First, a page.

Saddle Creek | Bright Eyes | Reviews


I'm Wide Awake, It's Morning

Author: Rafer Guzman
01/27/2005 | New York Newsday | | Live Show Preview
Conor Oberst, otherwise known as Bright Eyes, is a young singer-songwriter with a talent for language. But is he, as some believe, the new Bob Dylan? Their voices aren't similar, but the overall comparison is unavoidable: Like Dylan, Oberst seems born to set stories, images and emotions to music. What's more, he's an artist still coming into his own, and that's an exciting thing to witness.

The 24-year-old Oberst is often lumped into the emo category for his heart-on-sleeve lyrics and moved-by-the-spirit vocals (he likes to shout as well as sing). But his commanding new album, "I'm Wide Awake, It's Morning" (Saddle Creek), is disciplined and focused. On it, Oberst uses the structures of country and folk to channel his emotions and sculpt his thoughts. Like Dylan, Oberst doesn't always make himself clear, but his messages -- about love and death and beauty, to name just a few subjects -- somehow always go straight to the heart.

Speaking of Dylan (again), Oberst has also "gone electric" with a simultaneously released album, "Digital Ash in a Digital Urn," suffused with synthesizers and drum machines. But during Tuesday's show, he and his six-piece band -- including a mandolin player and trumpeter -- drew mainly from "Wide Awake," beginning with its first track and ending with its last. (Oberst tours again in the spring with a show built around "Digital Ash.")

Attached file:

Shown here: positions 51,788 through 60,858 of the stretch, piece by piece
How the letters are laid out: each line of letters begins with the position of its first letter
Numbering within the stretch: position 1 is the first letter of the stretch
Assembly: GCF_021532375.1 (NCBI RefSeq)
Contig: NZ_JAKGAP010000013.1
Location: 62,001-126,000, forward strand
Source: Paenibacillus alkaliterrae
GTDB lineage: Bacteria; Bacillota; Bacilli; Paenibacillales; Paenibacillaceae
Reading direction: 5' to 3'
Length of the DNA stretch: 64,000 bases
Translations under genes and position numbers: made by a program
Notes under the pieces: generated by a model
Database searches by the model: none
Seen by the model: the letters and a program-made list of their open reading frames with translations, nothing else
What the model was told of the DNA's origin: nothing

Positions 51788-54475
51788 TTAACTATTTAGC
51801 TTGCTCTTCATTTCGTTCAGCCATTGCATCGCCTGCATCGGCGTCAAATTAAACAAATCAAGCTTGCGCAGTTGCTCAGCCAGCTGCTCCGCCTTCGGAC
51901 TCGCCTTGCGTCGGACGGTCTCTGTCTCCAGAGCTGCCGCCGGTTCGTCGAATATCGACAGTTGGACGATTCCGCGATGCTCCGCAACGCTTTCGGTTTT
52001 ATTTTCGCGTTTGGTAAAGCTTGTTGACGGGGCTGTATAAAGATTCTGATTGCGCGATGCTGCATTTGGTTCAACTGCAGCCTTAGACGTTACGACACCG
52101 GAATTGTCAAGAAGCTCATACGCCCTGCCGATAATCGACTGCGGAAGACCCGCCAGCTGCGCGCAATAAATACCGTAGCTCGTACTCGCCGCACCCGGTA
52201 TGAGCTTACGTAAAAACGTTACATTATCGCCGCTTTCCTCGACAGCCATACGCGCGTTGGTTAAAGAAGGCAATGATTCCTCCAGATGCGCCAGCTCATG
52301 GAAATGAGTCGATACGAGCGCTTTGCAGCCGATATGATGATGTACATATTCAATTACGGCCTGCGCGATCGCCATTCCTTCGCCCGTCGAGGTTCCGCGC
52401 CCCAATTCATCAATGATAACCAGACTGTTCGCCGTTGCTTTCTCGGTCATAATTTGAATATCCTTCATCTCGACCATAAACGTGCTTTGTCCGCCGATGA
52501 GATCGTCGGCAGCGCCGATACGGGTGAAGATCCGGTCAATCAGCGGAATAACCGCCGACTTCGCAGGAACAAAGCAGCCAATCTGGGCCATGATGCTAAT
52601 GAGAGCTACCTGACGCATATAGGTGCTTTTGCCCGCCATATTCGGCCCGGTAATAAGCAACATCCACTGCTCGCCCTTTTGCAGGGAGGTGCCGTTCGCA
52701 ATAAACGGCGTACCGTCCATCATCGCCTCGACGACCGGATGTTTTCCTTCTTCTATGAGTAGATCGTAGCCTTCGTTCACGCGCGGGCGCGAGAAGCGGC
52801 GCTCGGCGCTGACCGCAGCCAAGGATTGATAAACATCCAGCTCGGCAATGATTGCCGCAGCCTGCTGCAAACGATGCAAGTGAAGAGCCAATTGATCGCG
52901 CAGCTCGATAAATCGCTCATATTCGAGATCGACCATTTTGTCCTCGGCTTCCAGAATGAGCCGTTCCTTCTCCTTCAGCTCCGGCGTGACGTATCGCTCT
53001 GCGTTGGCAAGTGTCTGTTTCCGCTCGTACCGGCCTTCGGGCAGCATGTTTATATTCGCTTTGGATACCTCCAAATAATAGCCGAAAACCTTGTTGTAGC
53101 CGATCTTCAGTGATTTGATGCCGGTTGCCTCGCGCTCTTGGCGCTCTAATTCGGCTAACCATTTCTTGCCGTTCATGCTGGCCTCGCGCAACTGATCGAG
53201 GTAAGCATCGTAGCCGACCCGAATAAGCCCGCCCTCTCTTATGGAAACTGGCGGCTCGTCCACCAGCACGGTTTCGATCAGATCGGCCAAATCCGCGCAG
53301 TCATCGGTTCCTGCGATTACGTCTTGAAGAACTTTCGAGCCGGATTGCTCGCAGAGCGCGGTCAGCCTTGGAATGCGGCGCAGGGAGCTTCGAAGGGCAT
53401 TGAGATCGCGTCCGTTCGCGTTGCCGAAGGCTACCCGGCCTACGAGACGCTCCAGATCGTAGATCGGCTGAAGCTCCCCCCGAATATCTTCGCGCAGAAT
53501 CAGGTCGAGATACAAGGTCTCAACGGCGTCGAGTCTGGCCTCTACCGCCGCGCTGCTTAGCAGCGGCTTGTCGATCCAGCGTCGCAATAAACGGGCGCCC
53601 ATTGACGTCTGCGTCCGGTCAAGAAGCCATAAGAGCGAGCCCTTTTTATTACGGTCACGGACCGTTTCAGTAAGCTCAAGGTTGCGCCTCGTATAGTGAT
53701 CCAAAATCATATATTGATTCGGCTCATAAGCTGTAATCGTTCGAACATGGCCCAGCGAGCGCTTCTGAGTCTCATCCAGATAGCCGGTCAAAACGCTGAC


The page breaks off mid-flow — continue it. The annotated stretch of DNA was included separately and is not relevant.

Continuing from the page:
Oberst is more of a rocker than Dylan has ever been, and he careened through the 90-minute show (too short by half, it seemed) with a wild new energy. Two years ago, at Manhattan's Irving Plaza, he stood mostly still, letting his vocals do all the work. This time, he seemed liberated, swinging his guitar, knocking over cymbals and writhing to the locomotive rhythms of his band.

There also were sublime moments, as on the slow, lilting "Lua," which reflected Oberst's new hometown of Manhattan. The song is about boozing it up, but the tone was as solemn as an Edward Hopper painting. "I keep waving at the taxis, they keep turning their lights off," Oberst nearly whispered, accompanied by only his guitar. "Supplies are endless in the evening / By the morning they'll be gone."

What Oberst does best, though, is force violence and beauty to coexist. The slightly woozy melody of "Old Soul Song" repeatedly gave way to whorls of transcendent noise. "Another Travelin' Song" whooped along on a galloping rhythm and a Doppler-style steel guitar. And the closing "Road to Joy" -- a rocking interpolation of Beethoven's "Ode to Joy" -- marched fiercely forward until skidding into discord at the end.

Does the new Dylan have any protest songs? Oberst did play a doozy that he wrote after last week's inauguration. Positing what happens "when the president talks to God," Oberst wondered, "Do they pick which countries to invade? Which Muslim souls can still be saved? I guess God just calls a spade a spade." For that, Oberst received some of the loudest cheers of the evening.


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